The complaints follow a recognizable pattern: anxiety, depression, anger, confusion, helplessness.
Mental health counselors around the Triangle are reporting a marked increase in patients experiencing stress and other mental health symptoms in the aftermath of last Saturday’s “Unite the Right” white supremacist rally in Charlottesville, Virginia, which broke out in violence and left a counterprotester dead.
The anecdotal reports locally are borne out by a increase in recent days in Google searches in the Triangle and in Charlotte for “psychologist near me,” suggesting people are struggling to mentally process last weekend’s political events. At the Charlottesville rally, a white nationalist protester drove his car into a group of counterprotesters, killing one and injuring others. In the following days, President Donald Trump created a firestorm by failing to unequivocally denounce white supremacy, setting off another round of acerbic online commentary.
“I think it rises to the level of a mental health problem because it creates so much anxiety,” said Suzanne Luper, a psychologist at Triangle Pastoral Counseling in Raleigh. “People will come in and remark how difficult it is. There is a real chronic feeling of unpredictability, which creates instability.”
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Therapists here say the nation’s political divisions, exacerbated by a nonstop news cycle and overheated online commentary, can become so emotionally unhealthy that some people need to learn coping strategies to regain perspective and stay focused on their jobs and families.
Pam Perkins of Perkins Counseling and Psychological Services in Wake Forest said the symptoms of emotional overload can be uncontrollable ruminating thoughts, heightened levels of adrenalin and hyper-vigilance. The N.C. Psychological Association on Friday issued a statement condemning bigotry and noting that exposure to discrimination can lead to depression, suicidal thoughts and substance abuse.
Locally, therapists counsel a wide range of patients: middle-class white teenagers, African-Americans, Jews, LGTB clients and the clergy. Some of the patients, especially those marginalized by mainstream society, feel personally threatened by right-wing protests; others worry about national instability and the country’s future. Some members of the clergy struggle with presenting the issue to their congregations, which include people on all sides of the conflict.
Teenagers and children present special challenges, because they may already be dealing with internet addiction and behavioral issues if they are regularly seeing a therapist, said Raleigh psychologist Doug Davis. They see adults in positions of authority arguing, lying and attacking others online and on TV, but lack the perspective of having lived in a more civil society.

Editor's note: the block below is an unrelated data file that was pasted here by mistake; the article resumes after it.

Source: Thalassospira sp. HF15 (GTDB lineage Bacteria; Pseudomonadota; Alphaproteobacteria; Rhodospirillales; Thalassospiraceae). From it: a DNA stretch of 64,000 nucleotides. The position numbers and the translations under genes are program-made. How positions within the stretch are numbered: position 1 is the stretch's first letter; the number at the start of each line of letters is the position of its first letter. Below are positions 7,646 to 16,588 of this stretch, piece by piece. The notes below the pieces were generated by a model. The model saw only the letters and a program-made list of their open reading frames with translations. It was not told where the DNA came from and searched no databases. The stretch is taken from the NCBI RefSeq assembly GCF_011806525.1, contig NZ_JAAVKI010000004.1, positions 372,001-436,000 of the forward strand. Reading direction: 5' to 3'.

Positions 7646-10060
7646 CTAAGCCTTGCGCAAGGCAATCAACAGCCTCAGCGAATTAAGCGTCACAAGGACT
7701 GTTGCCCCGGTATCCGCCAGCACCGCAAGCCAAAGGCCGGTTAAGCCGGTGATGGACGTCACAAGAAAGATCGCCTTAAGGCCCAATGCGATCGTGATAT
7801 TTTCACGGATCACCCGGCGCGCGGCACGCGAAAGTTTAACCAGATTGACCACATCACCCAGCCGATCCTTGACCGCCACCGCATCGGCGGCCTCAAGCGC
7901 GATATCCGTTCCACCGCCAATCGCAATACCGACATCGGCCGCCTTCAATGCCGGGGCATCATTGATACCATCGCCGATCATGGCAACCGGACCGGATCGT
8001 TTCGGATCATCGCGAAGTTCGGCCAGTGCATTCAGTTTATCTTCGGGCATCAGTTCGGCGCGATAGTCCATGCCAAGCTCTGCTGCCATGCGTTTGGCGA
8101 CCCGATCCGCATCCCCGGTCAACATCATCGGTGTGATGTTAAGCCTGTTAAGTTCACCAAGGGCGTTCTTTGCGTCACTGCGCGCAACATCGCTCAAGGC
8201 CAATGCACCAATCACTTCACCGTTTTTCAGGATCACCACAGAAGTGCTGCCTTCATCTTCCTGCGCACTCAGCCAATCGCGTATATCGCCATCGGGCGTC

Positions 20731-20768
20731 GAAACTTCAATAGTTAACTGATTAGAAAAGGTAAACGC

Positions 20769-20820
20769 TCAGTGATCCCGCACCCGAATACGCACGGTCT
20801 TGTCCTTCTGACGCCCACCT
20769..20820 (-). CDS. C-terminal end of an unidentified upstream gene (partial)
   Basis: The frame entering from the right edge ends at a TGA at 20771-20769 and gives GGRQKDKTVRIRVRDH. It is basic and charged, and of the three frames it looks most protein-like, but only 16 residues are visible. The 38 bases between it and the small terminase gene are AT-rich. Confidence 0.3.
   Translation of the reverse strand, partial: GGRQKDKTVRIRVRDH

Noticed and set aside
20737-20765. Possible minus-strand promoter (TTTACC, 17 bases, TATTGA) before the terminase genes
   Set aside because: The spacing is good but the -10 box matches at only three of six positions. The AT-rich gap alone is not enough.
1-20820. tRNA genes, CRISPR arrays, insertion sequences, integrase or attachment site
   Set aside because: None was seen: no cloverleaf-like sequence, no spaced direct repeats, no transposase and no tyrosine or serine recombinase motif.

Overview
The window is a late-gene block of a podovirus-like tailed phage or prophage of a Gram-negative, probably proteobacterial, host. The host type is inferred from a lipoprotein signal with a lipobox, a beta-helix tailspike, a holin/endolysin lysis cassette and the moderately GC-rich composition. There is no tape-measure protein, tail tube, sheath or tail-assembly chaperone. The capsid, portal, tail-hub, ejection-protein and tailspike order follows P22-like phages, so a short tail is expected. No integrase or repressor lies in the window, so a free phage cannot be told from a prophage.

“Charlottesville, as big a deal as it is, from an adolescent point of view, is just more of the same,” Davis said. “They’re like, this is the way things are now. It’s more of a sense of resignation.”
In the Triangle, several counselors said the distress this week is not comparable to the aftermath of last year’s presidential elections, when Trump’s win resulted in a rise of new patients seeking help. Rather, existing patients who had previously scheduled appointments are frequently bringing up the Charlottesvile violence in their discussions this week.
Therapists offer a range of coping strategies, depending on their professional experience and the type of client they are seeing. Here are some of their suggestions:
1. Turn off cable TV news and take a break from Facebook. This is the most common piece of advice therapists offer. Several said their clients’ troubles stem from prolonged over-saturation to online news, an unhealthy diet that includes sensationalized posts magnified by aggressive commentary from online followers.
“I encourage people at the very least to take a media-free day,” Luper said. “Clients often tell me this is the only media-free hour they have the whole week, just being here talking to me.”
2. Attend worship services and participate in volunteer activities to connect with other people.
3. Try relaxation techniques, mindfulness meditation, listening to music, knitting, reading or some other restorative activity that takes your mind off trending topics.
4. Use cognitive behavioral therapy to consciously shut down unhealthy thoughts and redirect the mind to more constructive, creative endeavors.
5. Attend a vigil, community gathering or other event where you will encounter others and reduce your sense of isolation.
6. Talk to your children in honest and positive terms. Davis, who sees children and adolescents, directs parents to commonsensemedia.org, an online resource that advises parents on how to talk to their kids about complex social issues. The site’s lead story this week: “How Families Can Discuss Charlottesville and the President’s Response.”